The Towns Of Syracuse And Ephesus
While Shakespeare set 21of his 37 plays in Mediterranean locations, the irony is that he may never have set foot in that part of the world. Shakespeare's Syracuse could have been in either Italy or Greece. Archimedes, the famous Greek Geometer, Mathematician, Inventor and Engineer was born in Syracuse, Greece. And, in Sicily Italy an archaeological site exists called Syracuse.
The action in Comedy of Errors takes place entirely in the city of Ephesus. In Roman times, Ephesus was the most important Greek city in Ionian Asia Minor, the ruins of which lie near the modern village of Selcuk in Turkey. Ephesus is now the best-preserved classical city on the Mediterranean and perhaps the best place in the world to get the feeling for what it was like in Roman times. One of the most important features of the city was that it served as an important port, linking Sardis to Susa, and the Ephesians used this factor to their advantage. As a strategic coastal gateway to the Eastern world, this Ionian refuge grew to the second largest city in the Roman Empire, the site of a Christian Shrine and one of the seven wonders of the Ancient World. Even Alexander the Great, was mesmerised by the city as he passed through Anatolia, largely because of the significance he accorded to the temple of Artemis.
In 17AD, Ephesus was completely destroyed when an earthquake hit it. Fortunately, the city was reconstructed, bearing the seal of Roman architecture. It retained its political and mercantile supremacy during this period and began to have religious significance during the Christian era, as it was said to have been the place of residence chosen by the mother of Christ after his crucifixion. By the early middle ages, the city began to degrade into silt, gradually causing the decline of the city as a trading port, before eventually becoming completely blocked with silt and uninhabitable.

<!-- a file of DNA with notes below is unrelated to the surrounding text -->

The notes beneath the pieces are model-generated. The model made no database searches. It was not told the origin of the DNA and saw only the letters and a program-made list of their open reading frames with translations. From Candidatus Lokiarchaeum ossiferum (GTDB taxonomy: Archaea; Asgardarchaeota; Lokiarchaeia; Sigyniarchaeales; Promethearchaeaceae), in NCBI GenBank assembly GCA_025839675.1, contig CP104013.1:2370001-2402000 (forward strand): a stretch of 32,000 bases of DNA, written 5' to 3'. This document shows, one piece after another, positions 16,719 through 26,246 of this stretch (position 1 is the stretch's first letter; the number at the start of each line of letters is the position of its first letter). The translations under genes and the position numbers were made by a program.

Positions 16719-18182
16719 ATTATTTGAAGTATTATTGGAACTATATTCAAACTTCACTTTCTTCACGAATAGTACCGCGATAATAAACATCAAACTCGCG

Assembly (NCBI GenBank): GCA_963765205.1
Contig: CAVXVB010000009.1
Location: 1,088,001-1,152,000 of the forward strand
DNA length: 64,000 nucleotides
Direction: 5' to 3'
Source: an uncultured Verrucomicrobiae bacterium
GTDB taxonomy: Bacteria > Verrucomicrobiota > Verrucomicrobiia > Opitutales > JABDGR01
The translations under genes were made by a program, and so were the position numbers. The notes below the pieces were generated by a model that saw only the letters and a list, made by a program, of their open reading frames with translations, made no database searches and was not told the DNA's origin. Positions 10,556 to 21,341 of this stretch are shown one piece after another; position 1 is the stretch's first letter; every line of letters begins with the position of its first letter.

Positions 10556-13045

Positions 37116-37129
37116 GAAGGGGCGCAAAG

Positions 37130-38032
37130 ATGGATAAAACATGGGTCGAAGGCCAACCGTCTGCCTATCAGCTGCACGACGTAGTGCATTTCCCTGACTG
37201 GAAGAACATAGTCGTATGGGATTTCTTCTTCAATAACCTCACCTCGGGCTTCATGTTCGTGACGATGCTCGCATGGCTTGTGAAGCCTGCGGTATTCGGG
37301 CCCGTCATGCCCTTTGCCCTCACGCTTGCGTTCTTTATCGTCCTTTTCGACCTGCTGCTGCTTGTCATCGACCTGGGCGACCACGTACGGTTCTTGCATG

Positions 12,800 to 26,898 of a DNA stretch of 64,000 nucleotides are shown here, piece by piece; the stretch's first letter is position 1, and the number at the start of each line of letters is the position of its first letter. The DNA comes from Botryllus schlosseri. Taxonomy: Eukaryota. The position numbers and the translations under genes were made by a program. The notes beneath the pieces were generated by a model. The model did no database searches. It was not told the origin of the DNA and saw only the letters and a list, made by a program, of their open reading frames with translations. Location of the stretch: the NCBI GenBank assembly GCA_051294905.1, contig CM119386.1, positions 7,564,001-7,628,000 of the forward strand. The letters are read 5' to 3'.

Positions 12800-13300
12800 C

Shakespeare's choice of Ephesus for the setting of The Comedy of Errors is one of the major differences between his play and Plautus's Menaechmi, which is set in Epidamnum. Some scholars argue that Ephesus represented a more fertile setting for the zany action of the play, however, the city provided a lot more than just that. In Roman times, all roads led to Ephesus; goods coming from the East ended up in its market places before they were shipped to Europe. With this in mind, the symbolic value of an East–meets–West town might have seemed the perfect setting for a story of colliding worlds. While some of Shakespeare's audience may have known Ephesus as a trade centre, the majority would have known its name only from its prominent role in the New Testament. Ephesus was one of the Seven Cities of Asia, and a major site for the preaching of the apostle Paul. Therefore it can be argued that the seemingly random relocation of the play allows Shakespeare to import the cultural meanings of Ephesus and enrich its potency as a setting.
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The Globe Theatre
The Globe is known to be a theatre in which Shakespeare's plays were performed. Records reveal it was burnt down in 1613 when a real canon was fired in a performance of Henry VIII. A second Globe was soon built and continued to stand until 1642 when a puritan revolution saw all theatres in London demolished.